Maryland federal unemployment benefits to continue, for now, judge rules; Gov. Hogan to appeal

·5 min read

BALTIMORE — Maryland must continue paying enhanced federal benefits to tens of thousands of jobless residents, after a Baltimore judge ruled Saturday in favor of the unemployed.

Baltimore Circuit Court Judge Lawrence Fletcher-Hill issued a temporary restraining order on Saturday, just hours before the federally funded benefits were set to expire at midnight. The benefits include an extra $300 per week for all people receiving unemployment, as well as expanded eligibility for contract workers and those who’d exhausted their regular benefits.

The ruling means that workers who were nervously watching whether their benefits would run out will still get them for now. About 85% of people receiving unemployment in Maryland are part of the programs that were going to be cut off.

Gov. Larry Hogan, who had ordered the end of the benefits a full two months before the federal money runs out, vowed to “immediately appeal.”

The Republican governor’s lawyers quickly asked for a delay in implementing the restraining order, which was immediately denied by the judge Saturday afternoon. The Hogan administration then filed a motion to the Court of Special Appeals asking for a delay, which was pending Saturday evening, according to Hogan spokesman Mike Ricci.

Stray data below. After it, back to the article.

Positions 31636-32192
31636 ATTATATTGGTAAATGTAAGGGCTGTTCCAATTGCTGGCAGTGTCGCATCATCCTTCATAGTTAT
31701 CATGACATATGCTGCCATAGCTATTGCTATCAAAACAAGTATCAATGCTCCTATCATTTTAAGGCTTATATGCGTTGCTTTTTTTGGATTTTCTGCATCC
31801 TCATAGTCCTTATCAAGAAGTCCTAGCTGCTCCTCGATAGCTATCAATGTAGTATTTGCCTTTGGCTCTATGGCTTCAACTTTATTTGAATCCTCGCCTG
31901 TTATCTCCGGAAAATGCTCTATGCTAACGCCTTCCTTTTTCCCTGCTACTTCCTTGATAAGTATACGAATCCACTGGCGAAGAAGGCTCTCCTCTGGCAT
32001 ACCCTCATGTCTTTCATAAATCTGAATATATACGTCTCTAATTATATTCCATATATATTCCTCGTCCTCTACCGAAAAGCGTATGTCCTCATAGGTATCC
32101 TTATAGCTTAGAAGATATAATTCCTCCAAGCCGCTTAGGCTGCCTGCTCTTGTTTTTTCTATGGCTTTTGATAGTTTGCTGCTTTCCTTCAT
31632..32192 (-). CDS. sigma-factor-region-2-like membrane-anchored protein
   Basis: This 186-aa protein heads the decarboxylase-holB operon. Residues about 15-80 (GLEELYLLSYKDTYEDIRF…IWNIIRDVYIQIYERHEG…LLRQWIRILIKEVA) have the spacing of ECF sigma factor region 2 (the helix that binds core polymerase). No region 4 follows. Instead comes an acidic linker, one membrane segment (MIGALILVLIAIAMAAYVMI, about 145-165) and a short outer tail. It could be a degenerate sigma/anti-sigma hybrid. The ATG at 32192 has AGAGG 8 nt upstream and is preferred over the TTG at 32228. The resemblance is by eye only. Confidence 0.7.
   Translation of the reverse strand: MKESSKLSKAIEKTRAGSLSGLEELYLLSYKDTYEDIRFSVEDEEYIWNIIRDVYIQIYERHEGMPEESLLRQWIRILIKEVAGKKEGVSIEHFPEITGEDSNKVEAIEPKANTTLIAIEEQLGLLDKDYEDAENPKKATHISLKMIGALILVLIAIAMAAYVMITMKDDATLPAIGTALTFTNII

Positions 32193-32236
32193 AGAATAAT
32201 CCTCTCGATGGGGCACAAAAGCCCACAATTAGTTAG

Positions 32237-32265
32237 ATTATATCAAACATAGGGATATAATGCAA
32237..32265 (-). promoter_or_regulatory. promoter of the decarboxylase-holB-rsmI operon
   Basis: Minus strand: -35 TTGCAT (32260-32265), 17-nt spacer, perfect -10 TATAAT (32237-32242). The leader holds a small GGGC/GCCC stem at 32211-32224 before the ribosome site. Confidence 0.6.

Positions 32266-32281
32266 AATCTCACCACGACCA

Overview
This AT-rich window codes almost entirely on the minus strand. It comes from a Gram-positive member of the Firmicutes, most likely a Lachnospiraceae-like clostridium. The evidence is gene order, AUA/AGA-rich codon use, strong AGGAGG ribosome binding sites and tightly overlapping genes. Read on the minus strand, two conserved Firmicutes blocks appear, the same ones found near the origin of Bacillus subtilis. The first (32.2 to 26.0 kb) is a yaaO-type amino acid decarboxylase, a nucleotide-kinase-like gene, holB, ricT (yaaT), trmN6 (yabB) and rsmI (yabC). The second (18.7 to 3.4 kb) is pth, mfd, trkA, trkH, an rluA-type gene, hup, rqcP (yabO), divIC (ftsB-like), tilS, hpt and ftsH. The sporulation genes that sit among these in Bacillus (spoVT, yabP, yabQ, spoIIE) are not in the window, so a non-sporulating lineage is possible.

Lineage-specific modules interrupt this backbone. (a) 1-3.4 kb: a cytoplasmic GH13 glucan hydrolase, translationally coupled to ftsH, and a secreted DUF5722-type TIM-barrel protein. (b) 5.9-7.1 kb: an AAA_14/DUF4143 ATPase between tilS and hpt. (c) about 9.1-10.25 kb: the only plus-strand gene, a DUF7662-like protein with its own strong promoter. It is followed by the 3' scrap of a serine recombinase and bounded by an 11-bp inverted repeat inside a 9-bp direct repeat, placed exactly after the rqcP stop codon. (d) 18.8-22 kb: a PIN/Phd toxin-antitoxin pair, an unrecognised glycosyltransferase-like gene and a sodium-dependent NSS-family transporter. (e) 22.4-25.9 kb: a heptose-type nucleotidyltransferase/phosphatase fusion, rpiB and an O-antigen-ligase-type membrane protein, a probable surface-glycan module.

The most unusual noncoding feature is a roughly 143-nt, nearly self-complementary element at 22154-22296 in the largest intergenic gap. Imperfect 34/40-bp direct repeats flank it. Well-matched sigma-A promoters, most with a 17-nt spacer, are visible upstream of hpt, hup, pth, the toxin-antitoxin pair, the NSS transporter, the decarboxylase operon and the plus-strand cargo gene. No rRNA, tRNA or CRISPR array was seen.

The temporary restraining order expires after 10 days, while both sides schedule a hearing on the merits of two lawsuits that seek to permanently overturn Hogan’s decision to end the unemployment benefits. The order ensures that tens of thousands of unemployed workers will continue receiving the benefits, which are paid for by the federal government.

“We’re going to file an appeal today,” Hogan said as he prepared to march in the Independence Day parade in Annapolis on Saturday morning, shortly after the restraining order was issued.

Hogan said he had “no idea” how the judge ruled against his position.

Fletcher-Hill wrote in a 14-page ruling that the unemployed workers met the burdens for the temporary restraining order, including that they would be “irreparably harmed” if the benefits were ended and that they are likely to succeed on at least some parts of their lawsuits.

Specifically, the judge wrote that the plaintiffs may be able to prove that the state government is supposed to maximize the use of federal assistance programs under state law.

The judge also found that if benefits were ended while the lawsuits move forward, the plaintiffs will “face significant hardship.” Fletcher-Hill noted that the impacts of the pandemic have been “cruelly uneven” with some suffering more with illness and joblessness than others.

“As one who has enjoyed the privilege of continuous, secure employment, the Court is particularly struck by the plight of those who have had to struggle with irregular or no employment,” the judge wrote.